the one nearer the river is intact but fire attacked; the opposite wall,
however, has a large patch midway along it's length filled in with brick;
this brick seems to be a similar type to that in the arch in the Foundry
building end and could possibly be of late 18th. century date from it's
appearance.  The floor surrounded by these walls is generally of brick,
appears to be  of a similar type to the above. There are, however, two rows
of three stone blocks set symmetrically along the length; five of these
two square holes each whilst the six has only one.
    Examination of the debris in the lower layers and in the channels
the stone blocks has provided charcoal, coal, a red powder high in iron
oxide, fire-reddened pieces of sandstone, and a light slag, which seems to
partially fused brick.
    It has always been inferred that, in the period when the forge at
was in the hands of the Cockshutts, considerable experimentation was carried
out there and there are certainly references to steelmaking carried out by
them (the Cockshutts), although it is not certain that this was at Wortley,
although Schubert implies that this was so. Certainly the remains we have
recently uncovered rather encourage the idea that we may well here have the
evidence of such operations, particularly as the plan so revealed is
strikingly similar to those on the attached illustration, which comes from
‘Siderotechnie’, a comprehensive treatise in French on iron and steel
manufacture, published in Paris in 1812. This shows a number of cementation
furnaces, among others those at Swalwell (Figure A, B, C, and D.) and a
single chest furnace operating in Sheffield in 1767 (K. and I.). Those of
paramount interest in this context are the two examples G/H and L/M, both of
which show a chute at the end and built up piers of masonry. Such a furnace
with a modified chimney structure, bringing the exit to the end of the
structure so as to give the chimney ghost outline on the Foundry wall, would
account for most of the features seen at Wortley.'

    Barraclough wrote an article published in the Journal of The Historical
Metallurgy Society, vol. 11, No. 2, 1977, p. 88: Wortley Top Forge, the
possibility of early steel production, in which he clearly states his
of the furnace remains. Illustrations of a possible design of the furnace
were included.

    The reference in the above to Schubert is from page 329 (History of the
British Iron and Steel Industry) where he, Schubert, writes:

     'In the eighteenth century the principal production of shear steel was
near to Newcastle-upon-Tyne, at Ambrose Crowley’s steelworks. Another centre
was at Wortley in Yorkshire, where John Cockshutt took up the manufacture in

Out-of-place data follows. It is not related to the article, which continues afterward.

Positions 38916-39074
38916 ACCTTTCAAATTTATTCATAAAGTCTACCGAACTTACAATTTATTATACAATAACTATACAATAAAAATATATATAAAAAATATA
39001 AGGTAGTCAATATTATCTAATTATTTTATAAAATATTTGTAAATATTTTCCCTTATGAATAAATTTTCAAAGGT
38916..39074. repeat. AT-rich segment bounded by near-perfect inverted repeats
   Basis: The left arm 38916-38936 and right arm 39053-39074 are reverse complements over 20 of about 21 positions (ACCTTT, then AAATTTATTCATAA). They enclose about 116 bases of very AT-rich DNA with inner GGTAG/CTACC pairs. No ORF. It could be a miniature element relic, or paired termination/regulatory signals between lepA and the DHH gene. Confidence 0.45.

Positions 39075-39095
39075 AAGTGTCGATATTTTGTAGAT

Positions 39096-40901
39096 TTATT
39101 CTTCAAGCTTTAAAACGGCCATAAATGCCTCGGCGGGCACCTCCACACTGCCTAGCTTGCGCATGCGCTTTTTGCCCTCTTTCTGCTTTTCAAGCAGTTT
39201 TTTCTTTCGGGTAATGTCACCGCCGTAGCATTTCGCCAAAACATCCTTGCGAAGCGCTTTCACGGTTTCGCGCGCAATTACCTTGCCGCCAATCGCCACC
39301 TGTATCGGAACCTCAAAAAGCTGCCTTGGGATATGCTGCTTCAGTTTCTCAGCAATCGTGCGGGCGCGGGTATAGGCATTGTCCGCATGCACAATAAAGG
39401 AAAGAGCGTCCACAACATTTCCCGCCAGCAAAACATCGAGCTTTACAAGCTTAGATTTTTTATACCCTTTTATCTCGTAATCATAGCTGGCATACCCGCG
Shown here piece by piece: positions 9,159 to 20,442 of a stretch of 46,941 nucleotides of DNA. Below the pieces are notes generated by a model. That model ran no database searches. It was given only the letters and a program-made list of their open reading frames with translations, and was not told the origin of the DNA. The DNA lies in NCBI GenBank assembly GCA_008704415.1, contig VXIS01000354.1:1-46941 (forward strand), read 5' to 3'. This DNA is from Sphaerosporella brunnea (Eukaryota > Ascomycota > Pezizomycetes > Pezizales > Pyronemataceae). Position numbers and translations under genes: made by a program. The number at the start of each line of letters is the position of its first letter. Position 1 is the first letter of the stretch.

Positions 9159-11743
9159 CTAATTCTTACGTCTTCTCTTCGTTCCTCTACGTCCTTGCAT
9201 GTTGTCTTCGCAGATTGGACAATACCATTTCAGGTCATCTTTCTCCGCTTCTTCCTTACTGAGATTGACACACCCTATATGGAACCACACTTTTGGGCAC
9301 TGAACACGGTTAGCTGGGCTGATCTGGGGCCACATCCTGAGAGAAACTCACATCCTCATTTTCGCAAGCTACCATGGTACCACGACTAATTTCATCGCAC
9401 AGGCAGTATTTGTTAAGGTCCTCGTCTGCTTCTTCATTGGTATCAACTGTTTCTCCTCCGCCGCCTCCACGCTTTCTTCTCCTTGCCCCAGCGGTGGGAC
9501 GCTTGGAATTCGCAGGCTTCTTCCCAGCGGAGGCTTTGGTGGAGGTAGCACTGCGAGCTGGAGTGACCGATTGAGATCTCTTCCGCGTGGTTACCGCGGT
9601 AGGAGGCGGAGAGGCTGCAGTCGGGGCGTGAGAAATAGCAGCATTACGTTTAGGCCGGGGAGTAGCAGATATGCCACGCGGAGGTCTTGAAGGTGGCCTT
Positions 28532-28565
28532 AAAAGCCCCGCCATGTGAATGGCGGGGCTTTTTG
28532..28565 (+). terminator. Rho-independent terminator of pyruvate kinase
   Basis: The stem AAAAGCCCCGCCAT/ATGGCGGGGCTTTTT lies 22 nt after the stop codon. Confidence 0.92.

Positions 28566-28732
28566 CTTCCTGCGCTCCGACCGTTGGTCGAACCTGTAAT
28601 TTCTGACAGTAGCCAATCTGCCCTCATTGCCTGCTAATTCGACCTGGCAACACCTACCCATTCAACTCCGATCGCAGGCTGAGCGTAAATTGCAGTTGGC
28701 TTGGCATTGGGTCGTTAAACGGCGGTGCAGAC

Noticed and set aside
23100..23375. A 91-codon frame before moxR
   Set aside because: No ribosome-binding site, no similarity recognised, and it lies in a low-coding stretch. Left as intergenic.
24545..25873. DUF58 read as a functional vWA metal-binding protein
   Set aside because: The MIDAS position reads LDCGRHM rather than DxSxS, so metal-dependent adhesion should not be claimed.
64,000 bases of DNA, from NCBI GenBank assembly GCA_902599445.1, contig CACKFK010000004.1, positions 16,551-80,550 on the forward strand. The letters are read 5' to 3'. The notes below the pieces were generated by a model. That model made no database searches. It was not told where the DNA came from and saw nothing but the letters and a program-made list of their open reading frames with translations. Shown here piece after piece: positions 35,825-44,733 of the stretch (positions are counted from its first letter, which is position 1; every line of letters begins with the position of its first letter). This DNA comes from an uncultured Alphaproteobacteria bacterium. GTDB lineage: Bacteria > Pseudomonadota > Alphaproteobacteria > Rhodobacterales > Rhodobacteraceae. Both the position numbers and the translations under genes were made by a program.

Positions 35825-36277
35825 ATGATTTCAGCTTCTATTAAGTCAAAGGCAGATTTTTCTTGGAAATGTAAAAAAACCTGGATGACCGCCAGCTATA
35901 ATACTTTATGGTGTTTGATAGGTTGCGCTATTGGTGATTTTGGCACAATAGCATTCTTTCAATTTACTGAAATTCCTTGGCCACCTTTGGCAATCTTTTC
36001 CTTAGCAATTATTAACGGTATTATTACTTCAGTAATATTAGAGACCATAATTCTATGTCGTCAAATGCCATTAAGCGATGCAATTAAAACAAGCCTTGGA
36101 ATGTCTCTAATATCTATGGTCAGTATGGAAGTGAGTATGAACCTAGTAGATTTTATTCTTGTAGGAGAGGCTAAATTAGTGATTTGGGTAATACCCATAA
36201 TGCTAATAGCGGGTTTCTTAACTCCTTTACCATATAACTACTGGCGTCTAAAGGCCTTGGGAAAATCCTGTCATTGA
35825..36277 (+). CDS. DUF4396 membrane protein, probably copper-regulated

the middle of the century, but the steel he made was not of such a high
repute as Crowley’s. English shear steel, in particular Crowley’s, proved to
be superior to contemporary German steel produced in Styria and the Tyrol
up to then imported in large quantities into England. English cutlers who
formerly employed it in the manufacture of knife blades found it to be
‘harder’, ‘rawer’, and ‘less manageable’ than English shear steel. Only
Cockshutt at Wortley employed imported German steel on account of its
hardness for the manufacture of drawing-plates used for drawing steel wire.'

Lewis wrote:

 'Double Spur (steel) - the hardest of all double spur and star; this is
 chiefly for gravers; razors also are made of it and fine scissors. These
steels are made chiefly near Newcastle; Mr Cockshutt makes them of late, but
his are not in such repute; uncertain whether from their being  really
inferior, or from their character not being yet established.'

    To my mind Lewis is describing a method, adopted by Cockshutt,  of using
Swedish iron and not English iron for the steel from which he made wire
draw-plates. Cockshutt’s connections with the Fell ‘Steele Trade’ surely
would have provided him with a ready supply of the type of steel that he had
found most suitable for his purposes?
    There is also the possibility that the excavated structure was the
foundation of a steam boiler, erected by a later operator of the Iron Works,
Vincent Corbett, to drive his steam hammer lifting gear that he experimented
with in 1840. It was reported that this contrivance was hidden behind a high
brick wall, but was destroyed by Corbett’s workmen who did not like the
‘new-fangled’ invention.
    Lewis also described the method Cockshutt adopted for the manufacture of
wire-drawing plates.  Cockshutt took a plate of wrought iron and formed it
into a sort of cricket bat shape but flat on both sides. He folded it over,
at the ‘bat’ end to form a narrow ‘U’ section and scratched or filed
grooves across the two inner faces. He then filled the cavity with ‘melted
wild steel’.    He used ‘wild German steel’, from Tyrol or Styria. The
filled end was then heated and forged so forming a composite section of
steel,  iron, the grooves previously cut across the inner faces served to
grip the steel interior. The holes through which the wire was drawn were
punched through, three holes being placed across the width in several rows
along its length. To reclaim old worn-out plates they were heated and the
steel centre was removed by knocking it out. Lewis wrote that this German
wild steel could be filed after forging it and that it would bear holes to
‘knocked through’.

Just another question regarding the history of the Wortley Iron Works that
may never be satisfactorily answered.


Chris Morley